Fund deteriorating bus system

Letter to the editor

Posted: Thursday, December 02, 2004

Business owners in Juneau - particularly downtown business owners - are likely to note a decline in revenue this winter, which will translate into lost tax revenue for Juneau. This is due to the steady deterioration of the bus system in our city. Perhaps, if you have recently had occasion to stand and wait in the pool of filthy, freezing water in the middle of the dark, isolated parking lot which constitutes the only place where buses now receive passengers downtown, you may already comprehend the problem.

The decision to cut service to once per hour in the morning, when the majority of people are trying to get to work, was poor enough; but to compound this error through the elimination of all but one location (and an absurdly inappropriate location at that) for getting on the bus downtown, might understandably be viewed as the dying sigh of the transit system.

It astonishes me that the same transit system that recruits and hires such terrific drivers can so utterly ignore the dictates of common sense in other crucial respects.

The human sorrows resulting from the rapid disappearance of public transit from the city are already manifest. Consider the elderly, parents with small children, pregnant women, and handicapped citizens, for example, whose bus stops have simply disappeared, and who are now cavalierly expected to negotiate steep hills and difficult traffic.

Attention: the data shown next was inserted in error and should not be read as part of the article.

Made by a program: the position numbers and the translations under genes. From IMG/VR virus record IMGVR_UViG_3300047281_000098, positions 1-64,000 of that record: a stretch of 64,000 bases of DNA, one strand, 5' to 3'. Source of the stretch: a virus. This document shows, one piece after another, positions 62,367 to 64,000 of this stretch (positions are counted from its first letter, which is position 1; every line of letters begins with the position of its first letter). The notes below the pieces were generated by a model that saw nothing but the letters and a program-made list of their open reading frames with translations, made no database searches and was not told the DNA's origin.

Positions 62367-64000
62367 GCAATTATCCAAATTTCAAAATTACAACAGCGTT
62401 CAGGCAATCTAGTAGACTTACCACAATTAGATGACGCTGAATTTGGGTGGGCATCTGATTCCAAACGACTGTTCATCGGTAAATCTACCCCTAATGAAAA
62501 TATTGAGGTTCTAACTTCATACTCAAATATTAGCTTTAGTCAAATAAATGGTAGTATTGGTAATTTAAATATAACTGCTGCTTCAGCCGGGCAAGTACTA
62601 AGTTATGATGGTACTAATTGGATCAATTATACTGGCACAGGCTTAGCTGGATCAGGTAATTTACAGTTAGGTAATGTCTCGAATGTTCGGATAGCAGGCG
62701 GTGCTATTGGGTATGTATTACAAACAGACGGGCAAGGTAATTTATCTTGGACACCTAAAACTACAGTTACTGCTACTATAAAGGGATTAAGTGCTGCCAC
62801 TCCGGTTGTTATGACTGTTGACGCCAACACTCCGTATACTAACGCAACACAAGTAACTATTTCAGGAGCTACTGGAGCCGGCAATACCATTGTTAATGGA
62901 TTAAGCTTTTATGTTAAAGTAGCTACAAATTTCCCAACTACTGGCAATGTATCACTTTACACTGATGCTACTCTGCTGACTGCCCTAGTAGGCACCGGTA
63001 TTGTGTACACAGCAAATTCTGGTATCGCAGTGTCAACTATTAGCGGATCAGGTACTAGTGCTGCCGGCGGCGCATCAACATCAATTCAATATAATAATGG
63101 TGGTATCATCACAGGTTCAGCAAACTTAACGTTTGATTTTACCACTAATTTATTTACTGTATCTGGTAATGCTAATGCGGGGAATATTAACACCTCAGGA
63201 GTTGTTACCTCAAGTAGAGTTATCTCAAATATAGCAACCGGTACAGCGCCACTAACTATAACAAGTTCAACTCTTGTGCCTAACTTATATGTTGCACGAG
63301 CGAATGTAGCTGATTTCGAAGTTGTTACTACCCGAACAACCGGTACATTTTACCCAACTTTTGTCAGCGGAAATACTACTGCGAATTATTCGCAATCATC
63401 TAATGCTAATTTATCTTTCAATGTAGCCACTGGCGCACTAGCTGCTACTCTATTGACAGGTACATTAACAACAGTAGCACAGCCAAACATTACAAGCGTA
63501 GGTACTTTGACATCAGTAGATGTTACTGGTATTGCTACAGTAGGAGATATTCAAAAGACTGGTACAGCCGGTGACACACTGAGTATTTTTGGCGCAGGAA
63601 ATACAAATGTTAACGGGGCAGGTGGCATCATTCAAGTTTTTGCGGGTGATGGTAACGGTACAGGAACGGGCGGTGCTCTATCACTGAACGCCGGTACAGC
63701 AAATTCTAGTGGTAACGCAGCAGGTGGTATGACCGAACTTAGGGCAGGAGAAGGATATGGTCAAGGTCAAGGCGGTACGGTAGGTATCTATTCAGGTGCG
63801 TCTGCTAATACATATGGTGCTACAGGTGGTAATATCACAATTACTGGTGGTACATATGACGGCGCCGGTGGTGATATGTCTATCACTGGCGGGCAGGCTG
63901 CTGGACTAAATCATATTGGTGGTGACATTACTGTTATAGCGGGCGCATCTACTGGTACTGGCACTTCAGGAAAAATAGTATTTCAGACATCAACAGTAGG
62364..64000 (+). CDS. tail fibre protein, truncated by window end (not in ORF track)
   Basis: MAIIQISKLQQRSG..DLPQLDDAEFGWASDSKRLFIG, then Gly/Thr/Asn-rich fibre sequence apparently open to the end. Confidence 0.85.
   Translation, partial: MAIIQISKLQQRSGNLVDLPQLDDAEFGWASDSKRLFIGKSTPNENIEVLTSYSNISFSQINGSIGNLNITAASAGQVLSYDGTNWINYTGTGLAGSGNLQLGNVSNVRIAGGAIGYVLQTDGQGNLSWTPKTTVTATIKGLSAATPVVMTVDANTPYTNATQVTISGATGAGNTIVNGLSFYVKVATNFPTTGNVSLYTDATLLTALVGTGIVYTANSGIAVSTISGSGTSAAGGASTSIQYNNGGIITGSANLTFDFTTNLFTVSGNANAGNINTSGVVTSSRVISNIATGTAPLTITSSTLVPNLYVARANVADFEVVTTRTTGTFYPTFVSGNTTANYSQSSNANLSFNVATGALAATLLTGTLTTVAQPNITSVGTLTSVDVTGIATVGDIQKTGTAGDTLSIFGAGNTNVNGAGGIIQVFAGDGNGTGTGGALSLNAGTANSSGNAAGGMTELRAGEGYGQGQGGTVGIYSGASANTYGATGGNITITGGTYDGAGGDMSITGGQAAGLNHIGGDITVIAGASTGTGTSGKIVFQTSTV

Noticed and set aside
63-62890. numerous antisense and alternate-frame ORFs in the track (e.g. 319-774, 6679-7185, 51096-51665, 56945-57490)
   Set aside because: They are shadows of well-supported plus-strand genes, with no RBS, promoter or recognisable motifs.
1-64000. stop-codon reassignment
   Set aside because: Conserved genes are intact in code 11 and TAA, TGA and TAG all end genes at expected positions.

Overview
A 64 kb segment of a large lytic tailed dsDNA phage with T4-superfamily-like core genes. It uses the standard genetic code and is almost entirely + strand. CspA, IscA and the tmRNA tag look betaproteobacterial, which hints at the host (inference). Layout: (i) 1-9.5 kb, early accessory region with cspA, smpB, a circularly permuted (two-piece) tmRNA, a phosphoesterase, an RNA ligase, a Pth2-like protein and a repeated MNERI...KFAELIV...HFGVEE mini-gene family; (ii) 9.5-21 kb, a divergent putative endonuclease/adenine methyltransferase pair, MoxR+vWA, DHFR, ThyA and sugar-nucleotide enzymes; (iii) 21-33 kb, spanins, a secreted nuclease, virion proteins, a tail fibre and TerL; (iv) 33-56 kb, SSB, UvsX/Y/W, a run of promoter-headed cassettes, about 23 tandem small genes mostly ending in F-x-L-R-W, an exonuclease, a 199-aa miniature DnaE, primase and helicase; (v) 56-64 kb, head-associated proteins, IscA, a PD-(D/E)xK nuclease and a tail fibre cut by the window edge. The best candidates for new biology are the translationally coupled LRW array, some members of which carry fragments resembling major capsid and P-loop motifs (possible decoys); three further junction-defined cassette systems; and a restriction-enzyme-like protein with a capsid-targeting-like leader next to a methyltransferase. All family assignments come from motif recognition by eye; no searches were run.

One never knows when, precisely, a bus will depart, and most people, rather than hazard missing the bus, will stand in the parking lot by the buses to make certain of catching one. It's no use speaking of a schedule; those of us who ride the buses know that schedules are approximations. This is no fault of the drivers. The bus system seem to go through abrupt (and frequently unadvertised) changes, and passengers know to be cautious.

Many persons on scant incomes are taking taxicabs they really can't afford (or simply staying home) simply because they are not able to take the bus under the present conditions. The elderly in Juneau constitute a great percentage of volunteers who hold together many of the city's most important community services, and many of these individuals ride the bus. As they lose their ability to do the work they do, we shall all suffer the loss.

Juneau, fund your public transit system. It is an economic and social imperative.

Morissa Williams

Juneau

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